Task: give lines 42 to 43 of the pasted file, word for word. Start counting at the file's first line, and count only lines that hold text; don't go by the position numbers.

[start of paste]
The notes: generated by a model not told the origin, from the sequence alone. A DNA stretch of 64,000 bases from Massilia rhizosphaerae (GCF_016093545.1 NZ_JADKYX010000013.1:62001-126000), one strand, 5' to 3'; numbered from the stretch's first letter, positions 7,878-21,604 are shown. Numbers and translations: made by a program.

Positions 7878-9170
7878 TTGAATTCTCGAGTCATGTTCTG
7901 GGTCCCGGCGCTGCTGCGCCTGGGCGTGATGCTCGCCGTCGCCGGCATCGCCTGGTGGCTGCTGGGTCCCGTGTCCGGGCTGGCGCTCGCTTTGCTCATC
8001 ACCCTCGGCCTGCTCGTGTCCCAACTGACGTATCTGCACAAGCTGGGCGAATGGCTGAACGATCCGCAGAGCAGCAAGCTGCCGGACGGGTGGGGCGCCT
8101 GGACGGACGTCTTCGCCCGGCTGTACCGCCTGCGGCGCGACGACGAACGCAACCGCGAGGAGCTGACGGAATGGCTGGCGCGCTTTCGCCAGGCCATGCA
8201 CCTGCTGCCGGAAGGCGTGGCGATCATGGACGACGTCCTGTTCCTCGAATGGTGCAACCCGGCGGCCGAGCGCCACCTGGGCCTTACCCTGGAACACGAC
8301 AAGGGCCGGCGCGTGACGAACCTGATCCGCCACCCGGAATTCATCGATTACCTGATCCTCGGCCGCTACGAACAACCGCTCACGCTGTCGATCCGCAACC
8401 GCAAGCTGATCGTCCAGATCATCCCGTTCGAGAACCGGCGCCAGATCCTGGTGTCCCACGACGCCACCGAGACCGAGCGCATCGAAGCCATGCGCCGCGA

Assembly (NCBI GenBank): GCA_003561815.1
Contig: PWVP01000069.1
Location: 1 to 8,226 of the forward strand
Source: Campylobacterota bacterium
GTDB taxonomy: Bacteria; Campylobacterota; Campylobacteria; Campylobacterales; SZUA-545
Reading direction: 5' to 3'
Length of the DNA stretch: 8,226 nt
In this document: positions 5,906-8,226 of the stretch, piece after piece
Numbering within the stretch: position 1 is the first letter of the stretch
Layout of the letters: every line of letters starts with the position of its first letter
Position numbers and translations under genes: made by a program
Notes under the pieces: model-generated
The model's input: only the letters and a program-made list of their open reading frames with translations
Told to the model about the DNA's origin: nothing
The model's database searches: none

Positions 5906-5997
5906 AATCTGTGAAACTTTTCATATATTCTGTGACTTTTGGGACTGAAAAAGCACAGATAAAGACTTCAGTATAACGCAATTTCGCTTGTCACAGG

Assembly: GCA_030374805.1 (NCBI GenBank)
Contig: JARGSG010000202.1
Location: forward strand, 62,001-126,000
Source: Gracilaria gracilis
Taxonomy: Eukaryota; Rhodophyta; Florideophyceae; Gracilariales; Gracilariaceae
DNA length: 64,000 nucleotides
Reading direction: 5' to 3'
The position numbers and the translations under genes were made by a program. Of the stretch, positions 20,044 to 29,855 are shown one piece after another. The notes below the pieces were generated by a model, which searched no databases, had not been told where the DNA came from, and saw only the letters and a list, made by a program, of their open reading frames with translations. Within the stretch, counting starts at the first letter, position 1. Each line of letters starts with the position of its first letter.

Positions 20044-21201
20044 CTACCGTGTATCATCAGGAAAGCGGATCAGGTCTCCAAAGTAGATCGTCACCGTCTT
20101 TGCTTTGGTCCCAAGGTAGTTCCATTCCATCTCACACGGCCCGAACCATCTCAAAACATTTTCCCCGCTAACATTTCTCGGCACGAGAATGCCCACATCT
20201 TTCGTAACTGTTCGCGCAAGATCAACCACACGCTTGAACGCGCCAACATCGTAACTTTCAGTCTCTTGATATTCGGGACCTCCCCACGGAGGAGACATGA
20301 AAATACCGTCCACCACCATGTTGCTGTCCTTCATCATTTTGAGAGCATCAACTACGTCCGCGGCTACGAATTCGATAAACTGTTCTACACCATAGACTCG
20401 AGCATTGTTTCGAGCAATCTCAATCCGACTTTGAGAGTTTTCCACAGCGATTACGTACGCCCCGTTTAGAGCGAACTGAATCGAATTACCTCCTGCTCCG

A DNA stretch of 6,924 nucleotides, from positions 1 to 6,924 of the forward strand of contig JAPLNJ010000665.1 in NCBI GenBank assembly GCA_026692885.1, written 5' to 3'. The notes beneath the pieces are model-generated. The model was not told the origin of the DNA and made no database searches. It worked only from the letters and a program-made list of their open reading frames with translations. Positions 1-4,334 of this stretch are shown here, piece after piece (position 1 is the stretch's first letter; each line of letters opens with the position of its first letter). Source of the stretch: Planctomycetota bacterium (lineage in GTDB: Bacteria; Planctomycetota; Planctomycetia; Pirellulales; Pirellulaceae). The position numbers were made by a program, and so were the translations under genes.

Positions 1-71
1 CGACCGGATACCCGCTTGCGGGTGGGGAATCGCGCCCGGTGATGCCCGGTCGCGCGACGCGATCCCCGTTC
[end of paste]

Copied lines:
Positions 1-71
1 CGACCGGATACCCGCTTGCGGGTGGGGAATCGCGCCCGGTGATGCCCGGTCGCGCGACGCGATCCCCGTTC